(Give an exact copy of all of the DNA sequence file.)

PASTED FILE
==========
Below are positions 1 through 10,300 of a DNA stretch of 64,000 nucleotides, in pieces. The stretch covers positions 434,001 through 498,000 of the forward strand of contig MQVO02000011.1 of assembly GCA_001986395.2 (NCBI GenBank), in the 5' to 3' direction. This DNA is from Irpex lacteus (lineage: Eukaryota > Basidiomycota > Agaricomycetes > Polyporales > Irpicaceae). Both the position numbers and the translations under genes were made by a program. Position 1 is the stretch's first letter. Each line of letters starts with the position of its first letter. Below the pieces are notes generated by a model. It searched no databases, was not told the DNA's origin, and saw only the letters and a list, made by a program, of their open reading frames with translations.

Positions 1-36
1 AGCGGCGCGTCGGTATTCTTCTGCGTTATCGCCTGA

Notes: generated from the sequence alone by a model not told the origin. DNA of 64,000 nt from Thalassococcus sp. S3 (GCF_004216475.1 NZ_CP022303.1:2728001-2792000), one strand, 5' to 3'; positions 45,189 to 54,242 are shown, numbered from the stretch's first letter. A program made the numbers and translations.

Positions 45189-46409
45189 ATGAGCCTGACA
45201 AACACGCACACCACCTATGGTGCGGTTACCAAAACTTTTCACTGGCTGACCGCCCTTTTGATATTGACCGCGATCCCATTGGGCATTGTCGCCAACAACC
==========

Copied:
Below are positions 1 through 10,300 of a DNA stretch of 64,000 nucleotides, in pieces. The stretch covers positions 434,001 through 498,000 of the forward strand of contig MQVO02000011.1 of assembly GCA_001986395.2 (NCBI GenBank), in the 5' to 3' direction. This DNA is from Irpex lacteus (lineage: Eukaryota > Basidiomycota > Agaricomycetes > Polyporales > Irpicaceae). Both the position numbers and the translations under genes were made by a program. Position 1 is the stretch's first letter. Each line of letters starts with the position of its first letter. Below the pieces are notes generated by a model. It searched no databases, was not told the DNA's origin, and saw only the letters and a list, made by a program, of their open reading frames with translations.

Positions 1-36
1 AGCGGCGCGTCGGTATTCTTCTGCGTTATCGCCTGA

Notes: generated from the sequence alone by a model not told the origin. DNA of 64,000 nt from Thalassococcus sp. S3 (GCF_004216475.1 NZ_CP022303.1:2728001-2792000), one strand, 5' to 3'; positions 45,189 to 54,242 are shown, numbered from the stretch's first letter. A program made the numbers and translations.

Positions 45189-46409
45189 ATGAGCCTGACA
45201 AACACGCACACCACCTATGGTGCGGTTACCAAAACTTTTCACTGGCTGACCGCCCTTTTGATATTGACCGCGATCCCATTGGGCATTGTCGCCAACAACC